Reviewing Health Service and Program Evaluations in Indigenous Contexts: A Systematic Review

Raglan Maddox*, Genevieve Blais, Angela Mashford-Pringle, Renée Monchalin, Michelle Firestone, Carolyn Ziegler, Melody Morton Ninomiya, Janet Smylie

*Corresponding author for this work

Research output: Contribution to journalArticlepeer-review

9 Citations (Scopus)


This study systematically reviewed evidence regarding health program and service evaluations in Indigenous contexts. Following the PRISMA guidelines and combining terms for ‘Indigenous populations’ and ‘health programs and services’. Eight principles emerged: Principle 1: Adopting Indigenous led or co-led approaches is vital to balance power relationships by prioritizing self-determination, Principle 2: Evaluation team should include local Indigenous community members, Principle 3: Indigenous community knowledge and practice should be foundational, Principle 4: Evaluations must be responsive and flexible to meet the needs of the local community, Principle 5: Evaluations should respect and adhere to local Indigenous protocols, culture, wisdom and language, Principle 6: Evaluations should emphasize reciprocity, shared learnings and capacity building, Principle 7: It is important to build strong relationships and trust between and within researcher teams, evaluators and communities, and Principle 8: The evaluation team must acknowledge community capacity and resources by investing in time and relationships.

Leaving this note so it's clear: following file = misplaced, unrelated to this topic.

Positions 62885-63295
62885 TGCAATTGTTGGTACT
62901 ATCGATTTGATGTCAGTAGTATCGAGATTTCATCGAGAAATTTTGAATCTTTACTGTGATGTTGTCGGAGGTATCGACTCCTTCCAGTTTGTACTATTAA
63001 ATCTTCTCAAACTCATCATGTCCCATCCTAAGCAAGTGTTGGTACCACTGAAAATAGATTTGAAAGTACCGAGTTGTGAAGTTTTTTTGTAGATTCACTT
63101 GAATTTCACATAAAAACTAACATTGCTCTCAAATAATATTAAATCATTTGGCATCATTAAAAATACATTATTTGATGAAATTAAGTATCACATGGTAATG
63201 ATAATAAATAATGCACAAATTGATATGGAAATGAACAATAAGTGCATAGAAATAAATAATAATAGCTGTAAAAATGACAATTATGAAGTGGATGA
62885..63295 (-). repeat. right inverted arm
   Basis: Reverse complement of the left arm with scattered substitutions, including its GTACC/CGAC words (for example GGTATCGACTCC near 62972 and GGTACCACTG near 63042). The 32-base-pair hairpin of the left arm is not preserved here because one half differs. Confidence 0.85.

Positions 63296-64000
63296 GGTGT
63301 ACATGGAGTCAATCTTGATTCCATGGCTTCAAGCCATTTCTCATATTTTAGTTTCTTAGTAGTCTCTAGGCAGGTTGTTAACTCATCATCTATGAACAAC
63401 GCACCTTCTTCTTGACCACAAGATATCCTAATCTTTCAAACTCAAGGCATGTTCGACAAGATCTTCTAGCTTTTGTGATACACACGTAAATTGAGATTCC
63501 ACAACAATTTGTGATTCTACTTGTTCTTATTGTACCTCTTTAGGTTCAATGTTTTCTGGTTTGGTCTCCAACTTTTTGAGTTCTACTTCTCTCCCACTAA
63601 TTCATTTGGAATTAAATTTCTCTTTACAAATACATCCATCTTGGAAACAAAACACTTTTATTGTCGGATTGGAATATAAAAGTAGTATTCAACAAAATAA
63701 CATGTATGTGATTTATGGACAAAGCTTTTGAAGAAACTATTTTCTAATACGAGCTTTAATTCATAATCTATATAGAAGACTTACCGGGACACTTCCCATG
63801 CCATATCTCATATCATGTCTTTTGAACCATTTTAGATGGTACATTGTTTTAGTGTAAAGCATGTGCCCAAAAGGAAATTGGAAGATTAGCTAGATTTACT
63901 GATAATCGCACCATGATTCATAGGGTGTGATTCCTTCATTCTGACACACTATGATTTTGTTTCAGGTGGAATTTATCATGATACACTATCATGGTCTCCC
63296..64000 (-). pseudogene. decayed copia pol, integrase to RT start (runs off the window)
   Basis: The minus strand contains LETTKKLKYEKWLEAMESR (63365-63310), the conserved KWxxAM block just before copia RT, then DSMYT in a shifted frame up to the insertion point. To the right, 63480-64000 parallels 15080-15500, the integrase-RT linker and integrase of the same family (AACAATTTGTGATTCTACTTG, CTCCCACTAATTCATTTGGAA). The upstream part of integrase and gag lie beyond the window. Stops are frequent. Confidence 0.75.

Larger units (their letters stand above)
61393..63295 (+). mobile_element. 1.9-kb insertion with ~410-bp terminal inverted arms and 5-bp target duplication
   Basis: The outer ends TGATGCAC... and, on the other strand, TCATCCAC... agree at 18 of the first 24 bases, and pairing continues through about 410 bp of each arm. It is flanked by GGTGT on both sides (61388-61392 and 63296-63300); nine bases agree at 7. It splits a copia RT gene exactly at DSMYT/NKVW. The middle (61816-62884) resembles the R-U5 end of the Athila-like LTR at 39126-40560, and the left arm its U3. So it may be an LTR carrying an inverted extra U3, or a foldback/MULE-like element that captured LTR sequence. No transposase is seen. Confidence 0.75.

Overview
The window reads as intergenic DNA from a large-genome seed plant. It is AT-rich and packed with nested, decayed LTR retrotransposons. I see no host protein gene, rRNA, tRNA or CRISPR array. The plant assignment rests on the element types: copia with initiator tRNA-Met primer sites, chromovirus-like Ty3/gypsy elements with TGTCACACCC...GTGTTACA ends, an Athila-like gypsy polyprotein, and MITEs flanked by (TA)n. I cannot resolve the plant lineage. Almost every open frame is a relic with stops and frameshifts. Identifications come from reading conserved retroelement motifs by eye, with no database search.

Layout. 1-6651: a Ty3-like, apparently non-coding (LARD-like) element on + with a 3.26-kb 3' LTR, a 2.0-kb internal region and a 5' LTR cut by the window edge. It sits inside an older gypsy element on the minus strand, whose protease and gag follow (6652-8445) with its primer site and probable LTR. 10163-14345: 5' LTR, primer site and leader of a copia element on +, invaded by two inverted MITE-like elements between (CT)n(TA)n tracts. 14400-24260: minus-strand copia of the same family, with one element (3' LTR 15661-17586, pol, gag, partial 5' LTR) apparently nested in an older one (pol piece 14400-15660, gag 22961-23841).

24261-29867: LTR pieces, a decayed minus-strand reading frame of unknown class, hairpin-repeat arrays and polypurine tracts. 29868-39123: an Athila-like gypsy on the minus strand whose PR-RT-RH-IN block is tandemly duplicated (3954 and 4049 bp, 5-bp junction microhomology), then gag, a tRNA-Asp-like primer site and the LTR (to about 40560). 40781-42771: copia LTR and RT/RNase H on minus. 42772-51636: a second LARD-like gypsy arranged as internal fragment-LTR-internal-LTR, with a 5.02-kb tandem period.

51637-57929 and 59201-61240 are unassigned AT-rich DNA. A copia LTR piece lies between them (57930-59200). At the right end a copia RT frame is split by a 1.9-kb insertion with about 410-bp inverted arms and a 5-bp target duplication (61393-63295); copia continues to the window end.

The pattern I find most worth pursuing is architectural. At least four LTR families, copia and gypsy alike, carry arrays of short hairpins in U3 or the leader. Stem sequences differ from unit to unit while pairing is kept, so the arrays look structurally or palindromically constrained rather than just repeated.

Original languageEnglish
Pages (from-to)332-353
Number of pages22
JournalAmerican Journal of Evaluation
Issue number3
Publication statusPublished - Sept 2021
Externally publishedYes


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